The Fiend, Strowman Set for SummerSlam Payoff and More WWE SmackDown Fallout
WWE presented its best episode of SmackDown in months Friday night—a show that developed storylines, propelled existing ones and climaxed with the chaotic (and formal) introduction to new faction Retribution.
For the first time in months, it felt like the Fox network broadcast accomplished something rather than just tick along for the sake of providing fans and TV execs a show for the sake of a show. The result was an engaging two hours with a few major talking points.
From fiendish ghouls to best friends-turned-better enemies and logical storytelling, these are the biggest takeaways from Friday's SmackDown.
The Fiend and Bray Wyatt to Settle Their Feud at SummerSlam; Alexa Bliss' Role
The Fiend will challenge Braun Strowman for the Universal Championship at SummerSlam, as we found out Friday night. The Monster Among Men, using a cell phone with the video quality of an early-2000s flip phone, growled half of his words. But somewhere within was his acceptance of a match with Bray Wyatt's haunting alter ego.
What left the greatest impression during said segment was not Strowman's interesting promo but, rather, Alexa Bliss' involvement.
The previous week's show went off the air with The Fiend applying the mandible claw to Little Miss Bliss before fading to black. On Friday, she appeared in the ring with the Wyatt's more volatile personality but instead of appearing horrified as he approached for what appeared to be another mandible claw, she reached up and ran her hand over his face.
It could have been a diversionary tactic to save herself the agony of another attack, but do not count out the possibility that Bliss has developed sympathy or empathy for The Fiend ahead of SummerSlam. That Strowman openly said "I don't give a damn about Alexa" suggests the former Raw and SmackDown women's champion may be looking for revenge come August 23.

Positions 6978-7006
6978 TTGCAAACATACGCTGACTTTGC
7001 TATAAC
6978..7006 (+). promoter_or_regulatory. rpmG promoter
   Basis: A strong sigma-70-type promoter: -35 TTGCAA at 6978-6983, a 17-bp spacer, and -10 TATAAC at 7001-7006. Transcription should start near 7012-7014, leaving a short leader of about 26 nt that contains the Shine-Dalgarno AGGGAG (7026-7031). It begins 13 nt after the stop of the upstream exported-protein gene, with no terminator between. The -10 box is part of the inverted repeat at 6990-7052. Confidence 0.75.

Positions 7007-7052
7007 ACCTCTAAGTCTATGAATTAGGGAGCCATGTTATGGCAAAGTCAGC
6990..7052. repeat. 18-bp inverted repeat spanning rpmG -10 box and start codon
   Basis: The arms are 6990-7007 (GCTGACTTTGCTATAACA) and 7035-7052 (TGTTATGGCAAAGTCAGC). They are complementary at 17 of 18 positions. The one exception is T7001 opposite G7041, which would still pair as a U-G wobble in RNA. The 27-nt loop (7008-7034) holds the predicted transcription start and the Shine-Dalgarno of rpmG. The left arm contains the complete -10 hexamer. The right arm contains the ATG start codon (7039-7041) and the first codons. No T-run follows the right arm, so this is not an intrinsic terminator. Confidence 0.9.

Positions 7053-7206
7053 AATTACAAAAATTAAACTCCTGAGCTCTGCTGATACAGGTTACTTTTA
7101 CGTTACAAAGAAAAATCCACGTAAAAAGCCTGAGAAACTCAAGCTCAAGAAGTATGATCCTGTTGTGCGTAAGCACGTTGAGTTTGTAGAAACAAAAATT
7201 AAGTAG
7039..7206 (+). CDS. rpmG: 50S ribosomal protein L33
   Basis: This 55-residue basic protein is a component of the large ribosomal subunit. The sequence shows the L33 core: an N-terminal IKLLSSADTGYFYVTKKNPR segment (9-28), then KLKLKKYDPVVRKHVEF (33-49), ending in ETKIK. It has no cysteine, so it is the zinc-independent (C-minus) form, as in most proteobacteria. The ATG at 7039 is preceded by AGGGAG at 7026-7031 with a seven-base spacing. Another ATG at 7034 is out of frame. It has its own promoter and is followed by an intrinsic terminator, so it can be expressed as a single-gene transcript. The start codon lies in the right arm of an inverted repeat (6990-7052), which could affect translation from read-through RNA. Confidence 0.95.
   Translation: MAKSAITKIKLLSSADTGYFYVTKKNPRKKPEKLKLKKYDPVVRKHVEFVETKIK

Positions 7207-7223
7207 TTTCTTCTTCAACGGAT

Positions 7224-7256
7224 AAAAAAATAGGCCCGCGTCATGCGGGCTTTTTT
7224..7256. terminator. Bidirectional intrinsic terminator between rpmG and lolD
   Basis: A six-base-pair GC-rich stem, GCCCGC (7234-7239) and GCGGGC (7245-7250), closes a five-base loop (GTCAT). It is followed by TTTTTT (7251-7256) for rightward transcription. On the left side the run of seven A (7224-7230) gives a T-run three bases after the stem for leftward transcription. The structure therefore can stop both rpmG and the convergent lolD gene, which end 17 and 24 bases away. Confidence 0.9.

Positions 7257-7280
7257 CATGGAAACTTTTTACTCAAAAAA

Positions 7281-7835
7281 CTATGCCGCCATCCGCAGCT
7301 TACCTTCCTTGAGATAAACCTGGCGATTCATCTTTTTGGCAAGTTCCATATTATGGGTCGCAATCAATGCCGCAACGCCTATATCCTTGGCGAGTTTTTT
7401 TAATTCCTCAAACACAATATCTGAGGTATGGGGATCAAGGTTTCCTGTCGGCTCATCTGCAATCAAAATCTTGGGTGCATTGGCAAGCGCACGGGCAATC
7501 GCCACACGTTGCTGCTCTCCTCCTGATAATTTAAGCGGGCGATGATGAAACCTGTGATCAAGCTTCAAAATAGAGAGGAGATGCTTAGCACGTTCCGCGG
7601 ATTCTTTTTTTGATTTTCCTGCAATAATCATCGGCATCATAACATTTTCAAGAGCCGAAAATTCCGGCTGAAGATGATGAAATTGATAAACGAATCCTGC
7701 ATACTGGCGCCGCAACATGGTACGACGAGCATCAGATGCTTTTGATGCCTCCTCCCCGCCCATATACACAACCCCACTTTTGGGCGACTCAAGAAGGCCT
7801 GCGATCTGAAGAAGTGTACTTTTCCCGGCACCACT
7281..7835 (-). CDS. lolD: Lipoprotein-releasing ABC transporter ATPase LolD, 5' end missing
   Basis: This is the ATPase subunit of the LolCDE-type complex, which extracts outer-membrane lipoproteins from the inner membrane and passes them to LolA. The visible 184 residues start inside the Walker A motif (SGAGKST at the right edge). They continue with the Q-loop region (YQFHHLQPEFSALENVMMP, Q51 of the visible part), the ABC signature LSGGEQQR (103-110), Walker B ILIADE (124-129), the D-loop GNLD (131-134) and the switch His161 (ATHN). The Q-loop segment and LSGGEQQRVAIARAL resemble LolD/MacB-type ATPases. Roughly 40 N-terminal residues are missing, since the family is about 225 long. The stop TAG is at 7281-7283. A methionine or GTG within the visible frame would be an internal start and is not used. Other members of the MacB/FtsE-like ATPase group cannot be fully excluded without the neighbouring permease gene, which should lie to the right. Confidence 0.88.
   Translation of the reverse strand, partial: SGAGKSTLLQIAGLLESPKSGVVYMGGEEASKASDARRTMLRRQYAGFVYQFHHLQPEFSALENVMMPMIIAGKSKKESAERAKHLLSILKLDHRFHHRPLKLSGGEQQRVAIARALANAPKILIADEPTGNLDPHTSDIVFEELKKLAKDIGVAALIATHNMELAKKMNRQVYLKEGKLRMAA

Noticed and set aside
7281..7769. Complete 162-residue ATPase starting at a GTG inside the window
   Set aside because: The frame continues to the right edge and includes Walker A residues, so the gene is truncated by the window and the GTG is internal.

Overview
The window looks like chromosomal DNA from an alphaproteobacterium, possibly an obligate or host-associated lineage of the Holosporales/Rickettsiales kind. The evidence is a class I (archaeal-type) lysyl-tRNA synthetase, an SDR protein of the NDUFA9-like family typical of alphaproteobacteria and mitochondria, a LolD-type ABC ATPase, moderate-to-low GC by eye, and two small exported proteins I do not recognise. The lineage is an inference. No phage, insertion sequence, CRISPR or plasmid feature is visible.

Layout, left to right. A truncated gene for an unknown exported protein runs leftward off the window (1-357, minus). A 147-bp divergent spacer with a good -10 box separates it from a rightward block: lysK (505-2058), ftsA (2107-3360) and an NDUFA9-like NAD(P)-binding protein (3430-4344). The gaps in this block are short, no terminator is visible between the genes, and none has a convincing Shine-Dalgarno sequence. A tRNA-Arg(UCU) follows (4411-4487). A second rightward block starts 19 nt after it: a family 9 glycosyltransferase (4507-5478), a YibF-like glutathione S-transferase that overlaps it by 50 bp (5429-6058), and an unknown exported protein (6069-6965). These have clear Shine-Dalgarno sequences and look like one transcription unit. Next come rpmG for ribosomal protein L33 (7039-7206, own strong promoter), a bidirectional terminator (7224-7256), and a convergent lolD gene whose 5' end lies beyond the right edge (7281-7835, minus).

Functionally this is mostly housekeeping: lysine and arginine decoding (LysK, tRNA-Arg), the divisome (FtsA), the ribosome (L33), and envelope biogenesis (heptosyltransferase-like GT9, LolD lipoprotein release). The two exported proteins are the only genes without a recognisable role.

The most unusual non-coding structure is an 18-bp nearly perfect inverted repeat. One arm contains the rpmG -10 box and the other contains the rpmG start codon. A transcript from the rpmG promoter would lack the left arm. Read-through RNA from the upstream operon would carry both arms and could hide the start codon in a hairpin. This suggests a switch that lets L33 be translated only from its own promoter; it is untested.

Might it be as Belle to Wyatt's Beast?
Whatever the case, you should read more into Bliss' seeming acceptance of The Fiend and the psychological effect it had on him as he turned away, almost ashamed to accept her attention. Rarely does that sort of detail exist in an angle or segment like this without being revisited at some point shortly thereafter.
What we know about Retribution, the newest chaos-driven faction in WWE: It has a knack for destruction, and there are definitely two women in the group.
We learned both of those things Friday on SmackDown as the ski mask-clad attackers hit the ring, drove commentators Michael Cole and Corey Graves to the dressing room, attacked Performance Center recruits and produced a chainsaw (among other implements) and destroyed the ring and everything around it.
There are a lot of comparisons to draw to Nexus who, 10 summers ago, executed a similar invasion on WWE programming. The ringside destruction and targeting of everyone in their path was most reminiscent of Wade Barrett and Co.'s arrival.
We knew who those men were and, relatively speaking, the reasons for their anger and rage right out of the gate.
We do not know either of those things about this invading faction.
"Retribution" suggests they are avenging some sort of wrong, but what might that be?